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World Water Crisis is Topic of Sept. 5 Lecture

August 29, 2007

SELINSGROVE, (Pa.) – From the Amazon to the Nile, the Congo to the Colorado, the world is running out of water. Freshwater aquifers are being tapped to extinction. Rivers are being dammed to depletion, and wetlands are being converted into deserts. In his acclaimed book When the Rivers Run Dry: Water – The Defining Crisis of the Twenty-First Century, former New Science news editor Fred Pearce presents the alarming ways in which this ecological emergency is affecting population centers, human health, food production, wildlife habitats and species viability.

On Wednesday, September 5, Pearce will bring this underreported story to Susquehanna University. His lecture, which begins at 8 p.m. in Weber Chapel Auditorium, will be based on When the Rivers Run Dry, the university's common reading selected to reflect the 2007-2008 University Theme, “Water.” The event is free and open to the public.

When the Rivers Run Dry portrays how Earth's most vital sources of fresh water — our rivers — are being depleted at an accelerating rate, and reveals how the erroneous belief that water is a renewable resource has contributed to its abuse and misuse by superpowers and Third World countries alike. Pearce's 15-year research into water issues has taken him around the globe exploring the complex origins of this growing crisis. His vivid storytelling illustrates the personal struggles behind failing rivers, barren fields, desertification, floods, water wars, and even the death of cultures.

In the book, Pearce advocates a new ethical perspective that emphasizes shared water use and wise management of water resources. To do so requires rethinking prevailing moral, political and economic judgments, changing our behavior, and reshaping policies and practices in the use of water locally, nationally and globally. In short, the book shows us just how essential it is for each of us to take responsibility for the water we use now - before all our rivers run dry.

Born and educated in the United Kingdom, Pearce studied geography at Cambridge University. He has reported on the environment, science and development issues from 54 countries. He is the author of 14 books published in the UK and the United States. His books have been translated into French, German, Japanese, Spanish, Norwegian and Portuguese. In addition, Pearce writes articles for such publications as the New Scientist, Boston Globe, Country Living and the Ecologist. He also has penned reports for the World Wildlife Federation, the United Nations Environment Programme, the Red Cross, UNESCO and the World Bank.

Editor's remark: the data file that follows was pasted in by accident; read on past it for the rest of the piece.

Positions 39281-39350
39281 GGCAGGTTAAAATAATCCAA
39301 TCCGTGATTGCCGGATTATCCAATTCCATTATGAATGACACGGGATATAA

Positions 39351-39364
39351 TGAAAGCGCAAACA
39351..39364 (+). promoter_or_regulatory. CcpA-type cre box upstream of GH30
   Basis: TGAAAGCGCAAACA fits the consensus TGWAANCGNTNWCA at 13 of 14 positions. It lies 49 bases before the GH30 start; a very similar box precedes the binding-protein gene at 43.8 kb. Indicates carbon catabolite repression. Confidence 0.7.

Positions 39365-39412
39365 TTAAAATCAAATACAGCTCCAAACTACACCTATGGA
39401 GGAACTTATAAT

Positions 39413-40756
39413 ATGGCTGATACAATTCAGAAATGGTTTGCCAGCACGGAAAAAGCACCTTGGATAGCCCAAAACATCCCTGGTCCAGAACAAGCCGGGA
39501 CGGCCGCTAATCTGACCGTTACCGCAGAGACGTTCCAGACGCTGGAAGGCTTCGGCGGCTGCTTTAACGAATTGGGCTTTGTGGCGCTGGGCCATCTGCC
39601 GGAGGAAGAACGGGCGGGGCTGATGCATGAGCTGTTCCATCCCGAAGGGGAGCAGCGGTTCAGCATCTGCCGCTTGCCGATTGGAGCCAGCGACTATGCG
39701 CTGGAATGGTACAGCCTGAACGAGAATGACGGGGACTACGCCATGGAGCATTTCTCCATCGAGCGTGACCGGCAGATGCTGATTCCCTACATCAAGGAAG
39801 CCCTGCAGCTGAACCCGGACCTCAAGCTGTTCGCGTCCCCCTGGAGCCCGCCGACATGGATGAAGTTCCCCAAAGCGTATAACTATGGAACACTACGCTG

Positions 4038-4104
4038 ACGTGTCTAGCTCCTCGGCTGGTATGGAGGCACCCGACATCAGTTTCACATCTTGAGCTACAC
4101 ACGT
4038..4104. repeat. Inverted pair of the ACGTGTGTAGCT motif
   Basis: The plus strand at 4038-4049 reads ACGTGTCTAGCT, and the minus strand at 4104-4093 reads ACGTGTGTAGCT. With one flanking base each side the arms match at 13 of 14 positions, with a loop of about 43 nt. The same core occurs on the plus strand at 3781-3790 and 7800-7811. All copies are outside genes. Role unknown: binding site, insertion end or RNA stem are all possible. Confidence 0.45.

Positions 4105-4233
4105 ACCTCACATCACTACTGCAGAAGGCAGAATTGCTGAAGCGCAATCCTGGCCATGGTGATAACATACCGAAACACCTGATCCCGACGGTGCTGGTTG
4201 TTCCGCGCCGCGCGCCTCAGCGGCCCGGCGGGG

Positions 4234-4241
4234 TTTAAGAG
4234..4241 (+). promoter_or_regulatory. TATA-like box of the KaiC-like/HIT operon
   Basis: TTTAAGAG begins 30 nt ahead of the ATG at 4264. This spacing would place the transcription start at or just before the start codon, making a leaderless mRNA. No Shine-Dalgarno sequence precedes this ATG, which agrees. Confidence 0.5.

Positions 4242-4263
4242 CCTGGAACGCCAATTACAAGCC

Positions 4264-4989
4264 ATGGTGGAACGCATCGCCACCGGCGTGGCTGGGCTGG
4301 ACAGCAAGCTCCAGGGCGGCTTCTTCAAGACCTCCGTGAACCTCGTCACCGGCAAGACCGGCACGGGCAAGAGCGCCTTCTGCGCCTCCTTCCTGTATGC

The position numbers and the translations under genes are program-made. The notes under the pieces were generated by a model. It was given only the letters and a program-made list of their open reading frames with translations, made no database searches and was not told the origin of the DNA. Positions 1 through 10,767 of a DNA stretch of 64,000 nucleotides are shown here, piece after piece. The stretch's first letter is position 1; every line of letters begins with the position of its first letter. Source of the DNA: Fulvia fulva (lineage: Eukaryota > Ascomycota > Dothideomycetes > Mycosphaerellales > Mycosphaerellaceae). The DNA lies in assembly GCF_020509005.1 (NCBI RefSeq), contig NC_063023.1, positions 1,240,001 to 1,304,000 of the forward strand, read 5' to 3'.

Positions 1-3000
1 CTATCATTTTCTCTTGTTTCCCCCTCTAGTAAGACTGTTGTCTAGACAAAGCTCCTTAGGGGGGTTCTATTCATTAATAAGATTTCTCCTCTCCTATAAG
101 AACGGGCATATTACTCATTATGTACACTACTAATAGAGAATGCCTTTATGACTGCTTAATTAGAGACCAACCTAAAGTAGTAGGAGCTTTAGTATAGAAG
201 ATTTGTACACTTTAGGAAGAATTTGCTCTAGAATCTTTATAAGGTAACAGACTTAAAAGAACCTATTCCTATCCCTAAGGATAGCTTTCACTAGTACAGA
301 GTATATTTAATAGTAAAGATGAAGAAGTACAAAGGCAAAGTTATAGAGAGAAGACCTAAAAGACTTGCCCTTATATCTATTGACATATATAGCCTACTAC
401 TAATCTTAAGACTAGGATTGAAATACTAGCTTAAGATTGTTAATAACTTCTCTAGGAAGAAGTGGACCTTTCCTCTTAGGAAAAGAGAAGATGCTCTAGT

Pearce received the BEMA Environment Journalist of the Year Award in 2001 and has been short-listed for the same award three additional years. He also was the winner of the Peter Kent Conservation Book Award and the TES Junior Information Book Award.

Water as a university theme opens itself to critical thinking across a variety of disciplines and fields of study. It has been both character and setting in ancient and modern writings, and a near-universal symbol in the rites, myths and stories of the world's religions. Issues of pollution and potable water strike humanity on a global level. Other social and environmental considerations of water include issue of Riparian rights and water-related conflicts, natural disasters, and the effects of global warming on oceans, tides, currents and climates.

Susquehanna will explore issues such as these during its year-long focus on water issues in the events and activities being planned across campus. In addition to Pearce's common reading lecture, the theme will be explored in such events as a musical series titled Fluid: Music, Water and Motion, earth and environmental sciences seminars, student-directed one act plays, a panel discussion on The State of the Susquehanna River, and The Weather Makers, the 2007 Claritas Distinguished Lecture in the Sciences.

Contact: Victoria Kidd



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